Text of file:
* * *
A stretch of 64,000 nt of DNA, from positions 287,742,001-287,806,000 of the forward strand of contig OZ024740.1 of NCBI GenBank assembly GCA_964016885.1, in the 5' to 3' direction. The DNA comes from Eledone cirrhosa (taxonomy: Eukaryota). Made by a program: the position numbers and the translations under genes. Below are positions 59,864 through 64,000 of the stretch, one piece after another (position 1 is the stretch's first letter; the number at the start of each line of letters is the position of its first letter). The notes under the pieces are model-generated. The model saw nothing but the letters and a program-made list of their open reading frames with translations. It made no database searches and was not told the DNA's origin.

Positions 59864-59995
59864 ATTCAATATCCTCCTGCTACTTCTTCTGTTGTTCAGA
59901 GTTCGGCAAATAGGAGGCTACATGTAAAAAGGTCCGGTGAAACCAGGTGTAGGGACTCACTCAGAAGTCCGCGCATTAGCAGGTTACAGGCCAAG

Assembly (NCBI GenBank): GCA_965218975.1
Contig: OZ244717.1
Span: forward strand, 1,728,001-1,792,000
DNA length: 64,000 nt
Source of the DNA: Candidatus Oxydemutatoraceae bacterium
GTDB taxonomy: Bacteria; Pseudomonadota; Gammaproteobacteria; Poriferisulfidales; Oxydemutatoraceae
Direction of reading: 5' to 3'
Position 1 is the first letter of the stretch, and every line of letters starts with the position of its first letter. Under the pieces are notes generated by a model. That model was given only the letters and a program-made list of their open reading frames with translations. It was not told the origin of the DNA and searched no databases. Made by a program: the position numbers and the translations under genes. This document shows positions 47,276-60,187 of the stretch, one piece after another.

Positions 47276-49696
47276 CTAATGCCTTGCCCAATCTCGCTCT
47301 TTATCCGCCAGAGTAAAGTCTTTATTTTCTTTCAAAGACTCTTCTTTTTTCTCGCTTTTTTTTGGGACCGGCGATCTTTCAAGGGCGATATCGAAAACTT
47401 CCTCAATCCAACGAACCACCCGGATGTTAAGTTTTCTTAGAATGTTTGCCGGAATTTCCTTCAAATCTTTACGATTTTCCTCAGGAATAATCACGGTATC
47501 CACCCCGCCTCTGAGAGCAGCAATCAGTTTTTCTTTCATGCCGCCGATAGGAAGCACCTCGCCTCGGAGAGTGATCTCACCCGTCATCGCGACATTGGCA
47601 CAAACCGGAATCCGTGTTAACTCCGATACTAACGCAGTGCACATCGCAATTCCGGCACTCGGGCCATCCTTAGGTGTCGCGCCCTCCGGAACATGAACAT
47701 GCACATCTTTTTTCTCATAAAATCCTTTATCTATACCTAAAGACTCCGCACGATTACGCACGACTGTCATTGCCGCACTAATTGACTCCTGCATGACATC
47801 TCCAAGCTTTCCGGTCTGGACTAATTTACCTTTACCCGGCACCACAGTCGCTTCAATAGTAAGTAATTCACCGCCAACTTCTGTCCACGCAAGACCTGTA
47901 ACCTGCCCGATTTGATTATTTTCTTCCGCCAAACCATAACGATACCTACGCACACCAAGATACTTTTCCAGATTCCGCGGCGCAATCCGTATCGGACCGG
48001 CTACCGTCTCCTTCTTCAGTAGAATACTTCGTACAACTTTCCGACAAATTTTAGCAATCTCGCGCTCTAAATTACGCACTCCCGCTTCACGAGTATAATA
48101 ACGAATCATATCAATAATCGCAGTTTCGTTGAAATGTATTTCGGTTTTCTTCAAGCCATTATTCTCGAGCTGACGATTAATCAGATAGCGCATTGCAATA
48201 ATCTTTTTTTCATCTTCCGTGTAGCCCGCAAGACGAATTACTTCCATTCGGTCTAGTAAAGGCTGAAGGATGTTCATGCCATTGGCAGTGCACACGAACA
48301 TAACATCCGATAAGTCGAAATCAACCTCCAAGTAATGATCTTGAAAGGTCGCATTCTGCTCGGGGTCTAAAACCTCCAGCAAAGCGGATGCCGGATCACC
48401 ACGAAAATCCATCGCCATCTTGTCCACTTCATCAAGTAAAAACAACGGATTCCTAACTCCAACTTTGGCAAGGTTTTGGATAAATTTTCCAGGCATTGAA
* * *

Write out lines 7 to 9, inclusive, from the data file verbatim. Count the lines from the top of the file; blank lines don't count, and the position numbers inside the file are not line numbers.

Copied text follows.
Span: forward strand, 1,728,001-1,792,000
DNA length: 64,000 nt
Source of the DNA: Candidatus Oxydemutatoraceae bacterium